Get 20M+ Full-Text Papers For Less Than $1.50/day. Start a 14-Day Trial for You or Your Team.

Learn More →

Property Rights and the Environment in Pastoral China: Evidence from the Field

Property Rights and the Environment in Pastoral China: Evidence from the Field It is widely perceived that the degradation of China’s rangelands has accelerated since the introduction of rural reforms in the late 1970s. The popular explanation for this phenomenon has been that a ‘tragedy of the commons’ exists, as privately‐owned livestock are being grazed on ‘common’ land. Since the passing of the Rangeland Law in 1985, Chinese pastoral tenure policy has emphasized the establishment of individual household tenure as a necessary condition for improving incentives for sustainable rangeland management. Yet household tenure has yet to be effectively established in many pastoral regions. The first objective of this article is to describe pastoral tenure arrangements in northern Xinjiang‐Uygur Autonomous Region. Its second objective is to explain pastoral tenure arrangements, particularly the observed persistence of collective action. It is argued that there is no ‘tragedy of the commons’ and that it is characteristics of rangeland resources and the social environment that give rise to the particular types of institutional arrangements found. http://www.deepdyve.com/assets/images/DeepDyve-Logo-lg.png Development and Change Wiley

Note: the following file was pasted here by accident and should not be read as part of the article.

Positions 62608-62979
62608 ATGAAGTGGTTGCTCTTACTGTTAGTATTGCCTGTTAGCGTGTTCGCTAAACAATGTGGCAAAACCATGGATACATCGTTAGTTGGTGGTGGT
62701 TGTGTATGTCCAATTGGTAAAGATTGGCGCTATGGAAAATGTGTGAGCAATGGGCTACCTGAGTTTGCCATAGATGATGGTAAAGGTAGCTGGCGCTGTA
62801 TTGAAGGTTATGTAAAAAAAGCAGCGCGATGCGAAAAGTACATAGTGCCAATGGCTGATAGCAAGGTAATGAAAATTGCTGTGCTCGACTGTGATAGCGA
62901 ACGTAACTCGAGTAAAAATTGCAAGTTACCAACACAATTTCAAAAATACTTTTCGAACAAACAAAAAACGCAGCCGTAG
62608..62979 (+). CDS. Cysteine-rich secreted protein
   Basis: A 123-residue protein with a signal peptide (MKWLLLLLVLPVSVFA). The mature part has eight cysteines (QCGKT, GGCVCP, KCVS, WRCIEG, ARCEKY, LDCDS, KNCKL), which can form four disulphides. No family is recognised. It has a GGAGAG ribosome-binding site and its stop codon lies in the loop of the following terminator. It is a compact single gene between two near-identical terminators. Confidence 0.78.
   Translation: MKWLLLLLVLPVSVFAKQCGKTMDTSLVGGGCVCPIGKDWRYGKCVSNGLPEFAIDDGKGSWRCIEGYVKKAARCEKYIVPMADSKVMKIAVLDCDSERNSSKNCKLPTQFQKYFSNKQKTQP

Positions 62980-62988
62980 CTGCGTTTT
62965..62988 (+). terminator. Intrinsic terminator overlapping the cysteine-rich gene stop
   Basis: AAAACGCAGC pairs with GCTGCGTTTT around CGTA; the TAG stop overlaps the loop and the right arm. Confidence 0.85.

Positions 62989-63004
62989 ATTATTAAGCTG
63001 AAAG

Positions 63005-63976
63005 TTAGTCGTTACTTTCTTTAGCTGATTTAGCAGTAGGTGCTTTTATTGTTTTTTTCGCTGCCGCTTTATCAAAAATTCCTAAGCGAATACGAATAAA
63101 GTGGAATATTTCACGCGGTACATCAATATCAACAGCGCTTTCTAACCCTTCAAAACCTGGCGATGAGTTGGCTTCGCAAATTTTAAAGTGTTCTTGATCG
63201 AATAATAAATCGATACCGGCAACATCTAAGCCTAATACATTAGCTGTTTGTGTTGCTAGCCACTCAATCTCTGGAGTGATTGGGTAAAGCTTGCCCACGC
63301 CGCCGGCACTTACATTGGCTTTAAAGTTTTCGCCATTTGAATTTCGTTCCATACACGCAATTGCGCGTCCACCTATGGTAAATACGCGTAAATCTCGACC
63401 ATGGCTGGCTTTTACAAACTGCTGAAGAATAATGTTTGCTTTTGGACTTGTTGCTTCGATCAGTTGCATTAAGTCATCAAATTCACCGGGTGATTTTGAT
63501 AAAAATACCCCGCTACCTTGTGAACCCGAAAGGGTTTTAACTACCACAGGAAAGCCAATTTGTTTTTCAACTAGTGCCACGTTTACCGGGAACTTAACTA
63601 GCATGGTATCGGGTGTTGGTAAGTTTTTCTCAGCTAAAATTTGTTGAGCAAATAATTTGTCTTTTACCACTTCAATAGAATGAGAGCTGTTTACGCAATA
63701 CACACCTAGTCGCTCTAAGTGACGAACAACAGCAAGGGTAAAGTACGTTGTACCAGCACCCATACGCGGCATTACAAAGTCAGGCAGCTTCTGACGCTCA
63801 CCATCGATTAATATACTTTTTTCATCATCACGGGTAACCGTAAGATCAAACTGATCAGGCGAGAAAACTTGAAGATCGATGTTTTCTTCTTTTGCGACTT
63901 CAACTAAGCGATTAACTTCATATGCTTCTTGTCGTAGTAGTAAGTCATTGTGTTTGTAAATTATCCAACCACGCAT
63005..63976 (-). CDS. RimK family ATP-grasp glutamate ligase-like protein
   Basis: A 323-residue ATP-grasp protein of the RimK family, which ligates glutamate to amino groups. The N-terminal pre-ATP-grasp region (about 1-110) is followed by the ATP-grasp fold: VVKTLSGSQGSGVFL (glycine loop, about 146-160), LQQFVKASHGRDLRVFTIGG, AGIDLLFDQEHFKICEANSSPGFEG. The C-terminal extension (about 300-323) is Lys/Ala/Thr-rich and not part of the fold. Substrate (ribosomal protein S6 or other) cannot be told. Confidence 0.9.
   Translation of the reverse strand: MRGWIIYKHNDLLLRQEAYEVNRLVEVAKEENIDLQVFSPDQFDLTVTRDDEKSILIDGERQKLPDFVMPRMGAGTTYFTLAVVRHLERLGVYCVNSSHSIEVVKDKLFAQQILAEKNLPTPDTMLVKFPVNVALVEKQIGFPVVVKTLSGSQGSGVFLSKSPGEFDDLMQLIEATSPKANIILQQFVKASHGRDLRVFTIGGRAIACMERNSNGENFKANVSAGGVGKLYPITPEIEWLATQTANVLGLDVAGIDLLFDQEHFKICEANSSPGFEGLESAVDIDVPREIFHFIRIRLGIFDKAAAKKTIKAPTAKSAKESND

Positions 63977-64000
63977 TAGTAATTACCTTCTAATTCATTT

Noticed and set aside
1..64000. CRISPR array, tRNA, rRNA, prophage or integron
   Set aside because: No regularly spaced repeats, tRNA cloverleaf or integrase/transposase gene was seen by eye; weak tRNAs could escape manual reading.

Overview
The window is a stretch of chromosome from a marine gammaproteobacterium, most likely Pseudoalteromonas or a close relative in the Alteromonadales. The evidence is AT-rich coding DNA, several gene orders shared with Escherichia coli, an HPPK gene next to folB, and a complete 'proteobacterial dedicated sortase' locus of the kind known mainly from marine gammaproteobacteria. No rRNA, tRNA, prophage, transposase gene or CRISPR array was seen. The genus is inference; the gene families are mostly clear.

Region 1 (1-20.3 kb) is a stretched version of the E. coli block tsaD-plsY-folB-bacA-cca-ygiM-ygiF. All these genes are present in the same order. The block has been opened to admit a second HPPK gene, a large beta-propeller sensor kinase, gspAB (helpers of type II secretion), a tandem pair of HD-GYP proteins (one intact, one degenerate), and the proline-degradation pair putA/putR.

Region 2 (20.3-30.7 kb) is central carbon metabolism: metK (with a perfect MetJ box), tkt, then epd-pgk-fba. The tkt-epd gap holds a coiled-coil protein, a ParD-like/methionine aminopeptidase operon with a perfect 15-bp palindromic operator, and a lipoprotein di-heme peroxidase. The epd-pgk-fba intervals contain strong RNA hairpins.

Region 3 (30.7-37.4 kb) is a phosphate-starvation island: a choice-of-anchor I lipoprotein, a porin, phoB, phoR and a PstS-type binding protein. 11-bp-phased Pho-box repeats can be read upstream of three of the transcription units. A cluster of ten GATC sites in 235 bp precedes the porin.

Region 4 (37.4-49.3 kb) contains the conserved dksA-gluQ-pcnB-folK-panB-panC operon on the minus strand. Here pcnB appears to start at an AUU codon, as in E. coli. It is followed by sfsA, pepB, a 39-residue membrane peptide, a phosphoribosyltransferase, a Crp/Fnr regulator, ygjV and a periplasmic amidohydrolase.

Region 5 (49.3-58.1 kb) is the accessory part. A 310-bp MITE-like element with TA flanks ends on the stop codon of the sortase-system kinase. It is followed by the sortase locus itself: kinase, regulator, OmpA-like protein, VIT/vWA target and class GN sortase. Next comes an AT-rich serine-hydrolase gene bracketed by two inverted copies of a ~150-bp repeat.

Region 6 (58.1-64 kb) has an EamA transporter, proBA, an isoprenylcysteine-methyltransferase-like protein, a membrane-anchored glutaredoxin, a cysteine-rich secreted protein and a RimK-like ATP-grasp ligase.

Property Rights and the Environment in Pastoral China: Evidence from the Field

Development and Change , Volume 32 (4) – Sep 1, 2001

Loading next page...
 
/lp/wiley/property-rights-and-the-environment-in-pastoral-china-evidence-from-4QBMWk3BAu

References (52)

Publisher
Wiley
Copyright
Institute of Social Studies 2001
ISSN
0012-155X
eISSN
1467-7660
DOI
10.1111/1467-7660.00223
Publisher site
See Article on Publisher Site

Abstract

It is widely perceived that the degradation of China’s rangelands has accelerated since the introduction of rural reforms in the late 1970s. The popular explanation for this phenomenon has been that a ‘tragedy of the commons’ exists, as privately‐owned livestock are being grazed on ‘common’ land. Since the passing of the Rangeland Law in 1985, Chinese pastoral tenure policy has emphasized the establishment of individual household tenure as a necessary condition for improving incentives for sustainable rangeland management. Yet household tenure has yet to be effectively established in many pastoral regions. The first objective of this article is to describe pastoral tenure arrangements in northern Xinjiang‐Uygur Autonomous Region. Its second objective is to explain pastoral tenure arrangements, particularly the observed persistence of collective action. It is argued that there is no ‘tragedy of the commons’ and that it is characteristics of rangeland resources and the social environment that give rise to the particular types of institutional arrangements found.

Journal

Development and ChangeWiley

Published: Sep 1, 2001

There are no references for this article.